I’d like to begin today by proposing a difference between a “fragment” and a “segment.” Segment derives from the Latin secare, to cut; it suggests the division or subdivision of some thing X; implies a part that is bounded by a line, whether real or imaginary; and in this division, this notion of some strip, piece or part divided, it suggests how those divisions remain sworn and bound to the whole unified thing from which they were originally cut off and which they now, in their present form of being a segment, remain a segment of X, or a subsection or subdivision of X, where X may be a circle, but X may also be a bowel. It is thus fitting that Eisenstein, the great stylist of the cut, would admonish that “With such organically thought-out and photographed parts of one large significant and general conception, these must be segments of some whole, and by no means […] stray, strolling études” (Film Form 92). Every segment holds out the seductive lure of every ideology of recombination and totality.
A fragment is an entirely different thing. Frangere, to break, as in bread, or a glass—but also a neck or a skull—but also to breach (as in to breach a contract); the fragment involves a mutilation, a broken piece of an undiscoverable something; a remnant; a scrap; a fracture; but also sharing the root frag- with fragilis, fragile, what is, in fact, easily breakable. (And as in George Crabb’s early-19th century dictionary entry on the term, what is ultimately most subject to fragmentation is what is also subject to finitude: “Man, corporeally considered, is a fragile creature, his frame is composed of fragile materials.”) A fragment is a part broken away, and this broken piece contains within itself the dimension of what is broken, what is incomplete, what is interrupted in its continuity. While a segment is acted upon by the cut, the fragment contains within itself the pure dimension of already being broken without making recourse to its origin; or, rather, the fragment is broken from an always imaginary and impossible to recover origin. If that break constitutes something painful, the source of that pain is not rediscoverable; the pain is born out in the very ontology of the fragment. Any fragment bears each fragment’s fragile mutilation, which is to say the very form of mutilation, in itself. I suspect this is a fairly uncontroversial distinction.
I am beginning with this division because it would seem that there are theorists and artists who hold to the unity-cut logic of the segment, and those who bond themselves to the episteme of the break in the fragment. As this panel is broadly about the role of the critique of metaphysics in film theory, it should go without saying that I am putting the fragment on the side of the affirmation of the play enabled by the noncenter which is not a loss of the center that the Derrida of “Structure, Sign, and Play” associates with the Nietzschean turn. And again, I suspect it is fairly uncontroversial to link the fragment to a broader poststructuralist affection for the particular, the contingent, the detail, from Barthes’s work on the punctum to Derrida’s attention to paratextual and parergonal textual effluvia.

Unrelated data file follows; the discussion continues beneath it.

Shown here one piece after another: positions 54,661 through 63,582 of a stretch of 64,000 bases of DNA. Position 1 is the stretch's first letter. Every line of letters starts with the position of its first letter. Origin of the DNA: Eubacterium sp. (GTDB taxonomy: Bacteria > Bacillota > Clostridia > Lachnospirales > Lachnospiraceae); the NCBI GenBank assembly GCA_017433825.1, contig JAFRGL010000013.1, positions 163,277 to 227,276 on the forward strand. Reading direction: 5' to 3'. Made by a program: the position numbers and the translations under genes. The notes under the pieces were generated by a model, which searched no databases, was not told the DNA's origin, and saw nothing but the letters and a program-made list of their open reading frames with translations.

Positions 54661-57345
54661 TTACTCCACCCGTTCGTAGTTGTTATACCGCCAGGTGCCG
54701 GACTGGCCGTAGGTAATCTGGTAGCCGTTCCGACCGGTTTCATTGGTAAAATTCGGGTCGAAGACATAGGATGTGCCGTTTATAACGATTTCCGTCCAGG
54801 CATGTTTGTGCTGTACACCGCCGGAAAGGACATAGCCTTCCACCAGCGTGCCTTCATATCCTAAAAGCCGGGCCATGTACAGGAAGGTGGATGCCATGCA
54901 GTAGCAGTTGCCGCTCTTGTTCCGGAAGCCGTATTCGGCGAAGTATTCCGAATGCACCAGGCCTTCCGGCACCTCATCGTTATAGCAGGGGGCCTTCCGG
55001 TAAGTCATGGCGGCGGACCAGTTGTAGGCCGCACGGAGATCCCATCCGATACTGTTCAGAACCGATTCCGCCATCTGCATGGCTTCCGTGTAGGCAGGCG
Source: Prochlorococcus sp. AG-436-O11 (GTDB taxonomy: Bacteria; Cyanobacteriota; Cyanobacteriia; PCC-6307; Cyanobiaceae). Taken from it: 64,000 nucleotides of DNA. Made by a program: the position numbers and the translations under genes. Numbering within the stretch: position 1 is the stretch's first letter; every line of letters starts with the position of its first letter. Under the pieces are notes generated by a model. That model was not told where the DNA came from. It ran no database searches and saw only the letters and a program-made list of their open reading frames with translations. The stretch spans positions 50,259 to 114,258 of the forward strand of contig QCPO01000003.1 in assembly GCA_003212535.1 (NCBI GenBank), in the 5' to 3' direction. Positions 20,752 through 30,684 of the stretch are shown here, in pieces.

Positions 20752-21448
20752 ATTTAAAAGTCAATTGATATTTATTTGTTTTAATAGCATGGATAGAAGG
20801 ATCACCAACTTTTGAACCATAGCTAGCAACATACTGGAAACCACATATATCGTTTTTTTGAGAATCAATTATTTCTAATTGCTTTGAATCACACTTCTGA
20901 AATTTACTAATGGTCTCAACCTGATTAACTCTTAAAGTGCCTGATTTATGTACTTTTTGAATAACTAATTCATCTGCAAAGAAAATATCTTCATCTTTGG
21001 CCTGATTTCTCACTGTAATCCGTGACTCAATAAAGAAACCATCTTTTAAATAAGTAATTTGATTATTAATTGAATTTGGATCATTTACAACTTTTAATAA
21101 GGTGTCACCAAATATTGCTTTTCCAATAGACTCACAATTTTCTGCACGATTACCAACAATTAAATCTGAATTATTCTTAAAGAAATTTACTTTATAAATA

The underground filmmaker Aryan Kaganof, about whom I will speak today, makes films constituted around an aesthetic and an ethic of the fragment. His films feel like constant restatements or reappropriations or accumulations of perversities; these schemas of enumeration paradoxically destroy the eidos of enumeration, which is a relation based on hierarchization. Indeed, Kaganof insists on this fractured dimension of his work, writing in a manifesto that “the atomic unit of the RE:MIX is not the shot, but the fragment—which is a clump, a volatile conglomerate. Granular, dense, and stuck together” (Nostalgia for the Future).
But if Kaganof emphasizes the remixed collection of fragments at the risk of reinstating an assembled totality, I am more interested in one of the consequences of organizing one’s corpus around the fractured fragile piece of the fragment as such. Specifically, that in its remnant dimension, the fragment as a form holds out the pure notion of the break. Kaganof’s films thus are decomposed as much as composed; the privileged atom of his work is a 2-to-6-minute long mutilated piece of film marked by a kind of violence, not one that explicitly takes place in the otherwise unbroken image, but a force bound up with the fragment as its formal condition of possibility.
Kaganof was born in South Africa, but fled to Amsterdam when he was 19 to escape conscription into the Apartheid army; in his early years, he made films under the name Ian Kerkhof. His work is influenced by Debord, Bataille, Rilke, and Burroughs; by porn and by extreme performance art; and as much by contemporary South African jazz musicians and poets as by the British avant-garde filmmaker Peter Whitehead. (Whitehead, if originally best known for his 1960s pop music promos with the Rolling Stones, is perhaps better known these days for his assertion that Osama Bin Laden made the most significant film of the 21st century.) This assemblage is mutually concerned with the transformative possibilities of radical aesthetics, each working through, mutatis mutandis by field, the expressive dimension of modes of bodily and formal strain, discomfort, disintegration, degradation, and extremity.